Saturday, 4 February 2012

New Delhi

I froze in the hostel at night. I slept with all of my clothes on, under 2 blankets in child's pose all night long, shivering and unable to fall asleep, and thanks to the jet lag, I was fully awake at 4am lying around counting minutes until at least somebody will wake up. In my room there was a South Korean family, husband, wife and 2 kids. All of them quit their jobs and schools and went travelling around the world. I have to check the salaries in South Korea, if they can afford that kind of trip, with taxies and flights, I wonder if it's worth moving there :) They're very nice people, but they're so loud! It doesn't matter if anybody is sleeping, as long as they don't, nobody does, even if it's 2am or 6am. They weren't even trying a little bit to keep it quiet, what's up with that??!!
For breakfast had some weird grain stuff with potatoes, onions and tomatoes, and it was spicy! Not something I'm used eating in the morning, but food is better than no food, and since I'm paranoid about food in India, I was happy it was made in the hostel.
During breakfast I met Maria and we went to city center. The hostel is pretty far away from everything. First we took a 5 minute rickshaw until the subway, and then 25 minute subway till the center. I have some good reasons for being born a girl, but subway lineups outweigh all other reasons by far! There are separate lineups for men and women. There is so much police in New Delhi, and subway is no exception. It's like passing airport security. Everything has to be taken out of the pockets, bags go through x-ray machine, and everybody is getting checked by the beeping stick. Women enter without any lineup! Sweet! Not only that, there are 2 wagons in each train that are dedicated only to women, not that I mind, it's just less busy and people stare less. I got in line to buy a token to get in, and people started to get ahead of me, and stick their money in the counter window. One I let by, the 2nd one I tapped on the shoulder and told him to get back! Manners are just great in here!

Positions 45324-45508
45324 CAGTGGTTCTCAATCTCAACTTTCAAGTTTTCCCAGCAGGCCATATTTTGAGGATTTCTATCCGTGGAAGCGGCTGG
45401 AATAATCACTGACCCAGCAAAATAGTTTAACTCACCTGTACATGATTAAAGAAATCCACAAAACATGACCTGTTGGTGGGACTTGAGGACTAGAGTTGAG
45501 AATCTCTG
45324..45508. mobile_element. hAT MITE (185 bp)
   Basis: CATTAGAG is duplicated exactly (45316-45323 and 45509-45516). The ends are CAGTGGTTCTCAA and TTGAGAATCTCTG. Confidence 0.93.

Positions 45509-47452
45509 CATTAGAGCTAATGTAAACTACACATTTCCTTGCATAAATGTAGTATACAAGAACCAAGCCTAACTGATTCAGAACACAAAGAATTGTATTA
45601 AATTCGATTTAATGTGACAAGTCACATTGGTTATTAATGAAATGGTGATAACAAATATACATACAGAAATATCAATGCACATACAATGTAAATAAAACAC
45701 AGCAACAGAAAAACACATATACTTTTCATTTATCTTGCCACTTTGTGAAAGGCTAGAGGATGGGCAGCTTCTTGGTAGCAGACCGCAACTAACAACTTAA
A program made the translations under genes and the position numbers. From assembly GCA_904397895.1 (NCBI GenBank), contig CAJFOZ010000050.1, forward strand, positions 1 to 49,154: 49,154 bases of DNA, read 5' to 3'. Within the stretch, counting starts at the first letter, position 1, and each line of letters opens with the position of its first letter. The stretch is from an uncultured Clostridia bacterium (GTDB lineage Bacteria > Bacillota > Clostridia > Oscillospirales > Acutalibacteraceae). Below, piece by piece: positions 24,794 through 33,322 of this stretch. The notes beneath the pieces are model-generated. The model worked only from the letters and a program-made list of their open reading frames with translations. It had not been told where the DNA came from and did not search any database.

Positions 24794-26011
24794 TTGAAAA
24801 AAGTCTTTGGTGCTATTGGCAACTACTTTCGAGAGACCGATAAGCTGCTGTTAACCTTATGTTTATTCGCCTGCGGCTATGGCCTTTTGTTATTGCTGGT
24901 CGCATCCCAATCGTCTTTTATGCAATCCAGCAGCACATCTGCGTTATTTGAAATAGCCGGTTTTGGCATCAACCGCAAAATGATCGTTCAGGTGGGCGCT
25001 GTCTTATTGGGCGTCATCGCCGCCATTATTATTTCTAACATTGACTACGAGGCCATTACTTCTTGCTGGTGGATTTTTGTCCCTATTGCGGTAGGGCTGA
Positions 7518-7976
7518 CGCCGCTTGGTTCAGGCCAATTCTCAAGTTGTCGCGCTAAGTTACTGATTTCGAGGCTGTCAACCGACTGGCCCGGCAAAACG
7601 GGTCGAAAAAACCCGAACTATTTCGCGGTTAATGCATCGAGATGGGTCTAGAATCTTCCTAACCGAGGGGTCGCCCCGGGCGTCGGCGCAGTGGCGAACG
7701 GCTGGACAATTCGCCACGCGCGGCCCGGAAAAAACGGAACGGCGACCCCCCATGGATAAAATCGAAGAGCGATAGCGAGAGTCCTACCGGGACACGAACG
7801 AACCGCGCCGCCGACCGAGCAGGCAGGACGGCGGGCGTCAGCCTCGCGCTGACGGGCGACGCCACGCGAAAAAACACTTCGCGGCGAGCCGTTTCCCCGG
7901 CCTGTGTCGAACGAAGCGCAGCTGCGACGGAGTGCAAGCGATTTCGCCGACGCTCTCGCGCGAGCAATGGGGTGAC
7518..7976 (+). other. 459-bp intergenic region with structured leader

Inside the train you would hear the names of stations, which side to get off, to mind the gap, and messages like that: "passengers are requested not to sit on the floor"; "be aware of suspicious articles: suitcases, toys, thermoses could be bombs".
To get to the bazaar area we had to go through railway station, again, the lineup is huge, we couldn't even see the end of it. While we were looking, someone told us to cut through the line, so we did. As we approached, the army person told us to get to the end of the line, so we turned around and told him that they told us to come here. Who's "they"? I don't know, how can you tell from 1000s people who's "they", so we just pointed a finger at someone random and were let through :) I think since we're in India we have to adopt to their great manners, just to show them what it's like :)
To cross roads here is crazy! Nobody will stop for you, so pretty much you have to take a deep breath and start walking, they will go around. Next we took an auto rickshaw to the red fort, the "must see" attraction in Delhi. The driver told us some unreal price, but we negotiated it down, and also arranged for us to get dropped at some shop to "look around", that way he gets money from the shop for every customer he brings, so we spend 5 minutes and get incredibly cheap price. Sometimes these schemes they use work for our advantage as well :) Just need to know when to use them. Red fort was closed for a parade to be held in a few days, so we went to the mosque. The driver again gave us stupid price, but we said no and decided to walk. He said it's very dangerous area and we should go with him, still no, we're walking! He said ok, no problem, and actually drove us through the bad area with no additional charge.